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One Big Idea: Net Carbs

Sometimes an idea comes along and it sticks in your brain, starts to shift how you think and act, and eventually settles in as ONE BIG IDEA that becomes a regular part of life.

Every now and then, we’ll drop a big idea here related to one of our Thrive Pillars. We promise to always break these ideas down into easy, digestible, and actionable chunks that parents can use.

Let’s get started!

What are net carbs?

Net carbs are only the carbohydrates in a food that will easily increase blood sugar in your body.

On the back of packaged foods, the nutrition facts include “total carbohydrate.” We know carbs raise blood sugar and insulin, but not all nutrients listed as carbohydrates do this. Fiber and zero-glycemic sweeteners like erythritol and allulose don’t raise blood sugar, but they’re included in the total carbohydrate count.

So, we want to know how many carbs are digestible and will raise blood sugar. These are net carbs, which we find by subtracting fiber and zero-glycemic sweeteners like erythritol and allulose from total carbohydrate.

Net carb = Total carbohydrate - fiber - erythritol/allulose

Some packaged products will advertise net carbs on their packaging and will subtract sugar alcohols like maltitol that still raise blood sugar. So when calculating net carbs, it’s best to stick to subtracting fiber and only erythritol and allulose, which are typically clearly labeled by manufacturers.  

Where did the idea of net carbs come from?

It emerged as an idea in the low-carb dieting world as a way to demonstrate how whole foods like broccoli and kale and packaged foods like a low-carb protein bar won’t raise blood sugar as much as their total carb count might imply.

Why should parents care about net carbs?

The idea of net carbs can help parents make better choices around using whole foods in meals and in purchasing packaged products.

The common nutrition advice from experts is to focus on whole foods and stay away from packaged products. But for busy parents, quick and easy packaged foods can make life way easier. Net carbs give us a way to quickly check whether a packaged product is going to meet our nutrition goals.

How can parents use the idea of net carbs in their daily lives?

It’s a concept that is most helpful when comparing whole foods (like regular rice vs. cauliflower rice) and packaged foods (like regular cereal vs. low-carb/high-protein cereal). The lower the net carb, the better. A really good meal or packaged product will have at least as many grams of protein as net carbs and fat.

Low-carb product = Less than 10 grams of net carbs

Excellent Meal or Product = More protein than net carbs + fat

The next time you’re looking at a new product in the store, give the net carb approach a try!

One Big Idea: Net Carbs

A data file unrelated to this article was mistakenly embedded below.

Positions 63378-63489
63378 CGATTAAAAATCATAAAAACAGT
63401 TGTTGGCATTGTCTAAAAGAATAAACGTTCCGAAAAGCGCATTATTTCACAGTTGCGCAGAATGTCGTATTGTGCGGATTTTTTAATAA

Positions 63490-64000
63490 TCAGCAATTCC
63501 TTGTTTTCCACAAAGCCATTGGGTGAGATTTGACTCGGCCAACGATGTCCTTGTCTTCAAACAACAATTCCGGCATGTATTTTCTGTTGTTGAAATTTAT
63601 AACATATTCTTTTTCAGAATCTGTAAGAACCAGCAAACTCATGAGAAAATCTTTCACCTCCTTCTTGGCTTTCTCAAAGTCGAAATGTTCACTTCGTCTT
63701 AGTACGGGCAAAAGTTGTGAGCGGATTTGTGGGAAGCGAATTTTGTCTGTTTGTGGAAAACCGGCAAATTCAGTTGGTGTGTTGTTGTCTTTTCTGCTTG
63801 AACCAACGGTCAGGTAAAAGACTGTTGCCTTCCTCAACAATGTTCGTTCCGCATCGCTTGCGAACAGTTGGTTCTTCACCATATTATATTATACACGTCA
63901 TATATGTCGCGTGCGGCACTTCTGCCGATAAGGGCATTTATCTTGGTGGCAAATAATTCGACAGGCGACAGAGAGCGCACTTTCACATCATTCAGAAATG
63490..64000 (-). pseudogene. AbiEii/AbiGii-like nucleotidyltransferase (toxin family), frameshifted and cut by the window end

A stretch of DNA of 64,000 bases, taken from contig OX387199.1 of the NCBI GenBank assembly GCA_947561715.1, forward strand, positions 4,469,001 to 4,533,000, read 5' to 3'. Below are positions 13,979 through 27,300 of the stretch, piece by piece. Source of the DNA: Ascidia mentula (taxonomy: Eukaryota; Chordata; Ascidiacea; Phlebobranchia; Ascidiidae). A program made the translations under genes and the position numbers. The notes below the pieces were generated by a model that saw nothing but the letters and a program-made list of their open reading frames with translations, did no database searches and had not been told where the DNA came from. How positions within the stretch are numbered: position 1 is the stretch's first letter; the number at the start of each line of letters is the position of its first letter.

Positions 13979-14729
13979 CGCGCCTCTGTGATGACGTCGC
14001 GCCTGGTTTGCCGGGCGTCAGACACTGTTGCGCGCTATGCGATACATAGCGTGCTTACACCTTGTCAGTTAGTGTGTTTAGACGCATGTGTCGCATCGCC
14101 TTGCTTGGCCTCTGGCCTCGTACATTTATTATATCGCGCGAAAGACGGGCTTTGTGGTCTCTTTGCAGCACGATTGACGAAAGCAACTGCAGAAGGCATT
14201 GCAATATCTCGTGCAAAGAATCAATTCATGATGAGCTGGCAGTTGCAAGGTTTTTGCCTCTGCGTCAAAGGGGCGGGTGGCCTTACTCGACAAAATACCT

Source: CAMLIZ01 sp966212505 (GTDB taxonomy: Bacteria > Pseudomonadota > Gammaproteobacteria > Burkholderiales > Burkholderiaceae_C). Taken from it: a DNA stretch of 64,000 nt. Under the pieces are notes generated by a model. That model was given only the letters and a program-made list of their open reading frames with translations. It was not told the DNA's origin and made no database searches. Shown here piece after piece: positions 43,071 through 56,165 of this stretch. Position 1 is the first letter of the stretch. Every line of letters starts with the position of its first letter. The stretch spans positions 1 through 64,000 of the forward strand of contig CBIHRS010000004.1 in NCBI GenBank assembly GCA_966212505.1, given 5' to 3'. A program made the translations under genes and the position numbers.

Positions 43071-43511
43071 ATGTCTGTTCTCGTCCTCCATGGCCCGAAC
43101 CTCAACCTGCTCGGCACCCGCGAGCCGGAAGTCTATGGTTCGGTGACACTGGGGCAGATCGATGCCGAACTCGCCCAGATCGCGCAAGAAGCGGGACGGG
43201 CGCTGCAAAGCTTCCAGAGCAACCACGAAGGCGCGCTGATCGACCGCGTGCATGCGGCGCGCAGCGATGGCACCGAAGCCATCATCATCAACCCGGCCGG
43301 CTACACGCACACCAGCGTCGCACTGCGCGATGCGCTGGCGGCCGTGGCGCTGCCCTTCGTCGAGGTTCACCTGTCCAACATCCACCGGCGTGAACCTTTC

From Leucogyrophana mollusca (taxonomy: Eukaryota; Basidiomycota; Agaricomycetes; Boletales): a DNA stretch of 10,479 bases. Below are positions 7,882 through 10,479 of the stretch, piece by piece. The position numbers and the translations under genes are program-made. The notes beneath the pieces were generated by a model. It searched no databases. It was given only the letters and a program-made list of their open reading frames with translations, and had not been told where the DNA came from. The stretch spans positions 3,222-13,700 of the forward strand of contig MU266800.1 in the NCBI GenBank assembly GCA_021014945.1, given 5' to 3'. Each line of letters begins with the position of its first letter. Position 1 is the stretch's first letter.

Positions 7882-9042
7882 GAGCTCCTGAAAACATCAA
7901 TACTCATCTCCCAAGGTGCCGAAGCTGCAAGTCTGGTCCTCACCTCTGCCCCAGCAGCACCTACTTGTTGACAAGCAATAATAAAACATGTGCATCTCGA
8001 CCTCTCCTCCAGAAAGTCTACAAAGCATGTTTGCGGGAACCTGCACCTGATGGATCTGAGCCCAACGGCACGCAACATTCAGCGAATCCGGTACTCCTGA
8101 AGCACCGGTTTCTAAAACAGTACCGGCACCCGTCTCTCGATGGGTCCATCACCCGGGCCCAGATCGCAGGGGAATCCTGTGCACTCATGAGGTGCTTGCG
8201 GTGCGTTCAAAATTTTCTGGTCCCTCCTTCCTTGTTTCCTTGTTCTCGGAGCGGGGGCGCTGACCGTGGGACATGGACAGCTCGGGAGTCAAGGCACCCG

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One Big Idea: Net Carbs

Net carbs are only the carbohydrates in a food that will easily increase blood sugar in your body. Other carbohydrates like fiber and zero-glycemic sweeteners are excluded from the net carb count.

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Key takeaways

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Low hassle, high nutrition

Fierce Food: Easy

Fierce Food: Easy

50/50 mixes of powerful veggies and starchy favorites

Fierce Food: Balance

Fierce Food: Balance

Maximize nutrients, minimize sugar and starch

Fierce Food: Power

Fierce Food: Power

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3 Minutes

Sometimes an idea comes along and it sticks in your brain, starts to shift how you think and act, and eventually settles in as ONE BIG IDEA that becomes a regular part of life.

Every now and then, we’ll drop a big idea here related to one of our Thrive Pillars. We promise to always break these ideas down into easy, digestible, and actionable chunks that parents can use.

Let’s get started!

What are net carbs?

Net carbs are only the carbohydrates in a food that will easily increase blood sugar in your body.

On the back of packaged foods, the nutrition facts include “total carbohydrate.” We know carbs raise blood sugar and insulin, but not all nutrients listed as carbohydrates do this. Fiber and zero-glycemic sweeteners like erythritol and allulose don’t raise blood sugar, but they’re included in the total carbohydrate count.

So, we want to know how many carbs are digestible and will raise blood sugar. These are net carbs, which we find by subtracting fiber and zero-glycemic sweeteners like erythritol and allulose from total carbohydrate.

Net carb = Total carbohydrate - fiber - erythritol/allulose

Some packaged products will advertise net carbs on their packaging and will subtract sugar alcohols like maltitol that still raise blood sugar. So when calculating net carbs, it’s best to stick to subtracting fiber and only erythritol and allulose, which are typically clearly labeled by manufacturers.  

Where did the idea of net carbs come from?

It emerged as an idea in the low-carb dieting world as a way to demonstrate how whole foods like broccoli and kale and packaged foods like a low-carb protein bar won’t raise blood sugar as much as their total carb count might imply.

Why should parents care about net carbs?

The idea of net carbs can help parents make better choices around using whole foods in meals and in purchasing packaged products.

The common nutrition advice from experts is to focus on whole foods and stay away from packaged products. But for busy parents, quick and easy packaged foods can make life way easier. Net carbs give us a way to quickly check whether a packaged product is going to meet our nutrition goals.

How can parents use the idea of net carbs in their daily lives?